This striking white school looks ready for eager students, but the deep stillness and the big weeds in the schoolyard make this yet another Oregon Ghost. It's located some 30 miles east of Prineville, Oregon, lost in the red-barked, piney forests of the Ochoco Mountains. Its elevation of 3630 feet is almost exactly that of downtown Bend. Although a "Howard School" is listed in Crook County local history in 1900, this pictured building may not be the original schoolhouse.
Update, summer 2015: RESCUE OF HOWARD SCHOOL. The old Howard School has been relocated about a mile west of where it was for many decades (eg. in the 1999 picture above). The new location is in an open field on the north side of the road, (same side as its original location). The classy building is looking good in its new Life, not as surrounded by big trees as before...One of my sources tells me that the school went out of service sometime in the 1960s and faced a crisis of destruction in recent years, similar to the crisis faced by the historic Gribble Barn in the Willamette Valley (click link)..I was told that at one point the old school was actually listed on Craigslist as an item to "come take it away"-- perhaps just for its old wood. Apparently a major force in the saving of the school was the wife of a local rancher. She'd gone to school in the old schoolhouse! So the school got moved to new land where it is safe, at least for the time being.....(image above: PCD 0932, img 76, 10/15/1999)
CLICK HERE for pictures of the new location, taken August 2016
A brief history of this area is gotten from Phil Brogan's classic book "East of the Cascades," published 1964 by Binford and Mort of Portland..Other sources included staff at the Bowman Museum in Prineville and the classic reference book of Oregon place names "Oregon Geographic Names" 1982, by Lewis McArthur..... In 1872, a rancher and prospector by the name of Howard found gold in Sissors Creek, "...a stream which held golden flakes and occasional nuggets." The gold led to the establishment of what Brogan called "an active mining community for many years" named the Ochoco Mines. He says the gold mining boom faded in the 1890s. Meanwhile, the Howard Post Office (1877-1918) was a place "that was to migrate from place to place through the years and eventually disappear." It was long-gone by the time Brogan was doing his field research in the early 1960s. As far as the mines themselves, if one hikes less than 2 miles northeast from the site of the schoolhouse, they will find a number of old mine shafts and diggings scattered around the Ochoco Valley at elevations from about 3850 to 4100 feet (beware of private land, however). Also, there were two actual mining camps at high elevations on nearby Lookout Mountain (the lower one named the Independent Mine, and the upper one with the big refinery named the Mayflower Mine).... The Mayflower was active up until about 1970... Up there, miners lived and worked and at the Mayflower even refined the "Cinnabar" (mercury) that they were digging. Another big mine was the Blue Ridge Mine, on the road toward Big Summit Prarie. At times, there were other school houses scattered through the area, designed to be no more than a six mile walk for any school child!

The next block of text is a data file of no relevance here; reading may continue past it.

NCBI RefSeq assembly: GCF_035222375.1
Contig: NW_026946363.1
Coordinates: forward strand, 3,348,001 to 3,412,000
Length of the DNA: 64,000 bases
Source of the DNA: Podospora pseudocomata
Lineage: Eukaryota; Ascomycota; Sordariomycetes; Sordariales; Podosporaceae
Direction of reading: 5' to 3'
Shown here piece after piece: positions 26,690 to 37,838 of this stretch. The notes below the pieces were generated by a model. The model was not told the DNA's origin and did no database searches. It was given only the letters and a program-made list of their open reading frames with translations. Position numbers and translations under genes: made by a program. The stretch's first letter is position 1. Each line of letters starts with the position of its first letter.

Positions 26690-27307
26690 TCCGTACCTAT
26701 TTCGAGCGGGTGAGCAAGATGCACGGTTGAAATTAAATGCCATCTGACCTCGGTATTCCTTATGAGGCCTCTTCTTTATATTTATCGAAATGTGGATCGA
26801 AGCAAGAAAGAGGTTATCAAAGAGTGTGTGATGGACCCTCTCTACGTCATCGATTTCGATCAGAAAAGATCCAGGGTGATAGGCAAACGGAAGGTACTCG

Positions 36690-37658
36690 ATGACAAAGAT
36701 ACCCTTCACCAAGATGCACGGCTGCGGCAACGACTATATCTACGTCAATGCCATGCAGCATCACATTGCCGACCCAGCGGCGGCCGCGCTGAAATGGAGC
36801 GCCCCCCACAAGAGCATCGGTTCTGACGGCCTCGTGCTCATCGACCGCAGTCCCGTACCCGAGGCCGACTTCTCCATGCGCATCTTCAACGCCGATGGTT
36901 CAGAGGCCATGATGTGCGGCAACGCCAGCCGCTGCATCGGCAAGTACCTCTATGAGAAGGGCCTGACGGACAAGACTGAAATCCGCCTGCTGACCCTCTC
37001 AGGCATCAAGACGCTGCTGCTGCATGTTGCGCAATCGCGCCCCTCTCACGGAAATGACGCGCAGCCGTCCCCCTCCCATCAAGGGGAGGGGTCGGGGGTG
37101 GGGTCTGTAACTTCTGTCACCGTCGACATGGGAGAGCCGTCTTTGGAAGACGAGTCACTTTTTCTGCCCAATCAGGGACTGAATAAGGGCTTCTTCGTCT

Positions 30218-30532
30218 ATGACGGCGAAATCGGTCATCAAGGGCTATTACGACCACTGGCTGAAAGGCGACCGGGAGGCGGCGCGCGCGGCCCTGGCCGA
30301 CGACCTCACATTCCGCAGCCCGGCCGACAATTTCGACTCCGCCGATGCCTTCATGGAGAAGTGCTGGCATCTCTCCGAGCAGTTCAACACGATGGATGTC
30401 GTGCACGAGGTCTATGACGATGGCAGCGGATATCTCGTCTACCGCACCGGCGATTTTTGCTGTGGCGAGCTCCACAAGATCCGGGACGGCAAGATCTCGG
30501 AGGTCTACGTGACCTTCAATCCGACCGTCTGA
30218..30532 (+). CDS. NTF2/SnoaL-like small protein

Overall, then, the Howard School's purpose was to educate the children of the mining camps and the children of the local ranchers.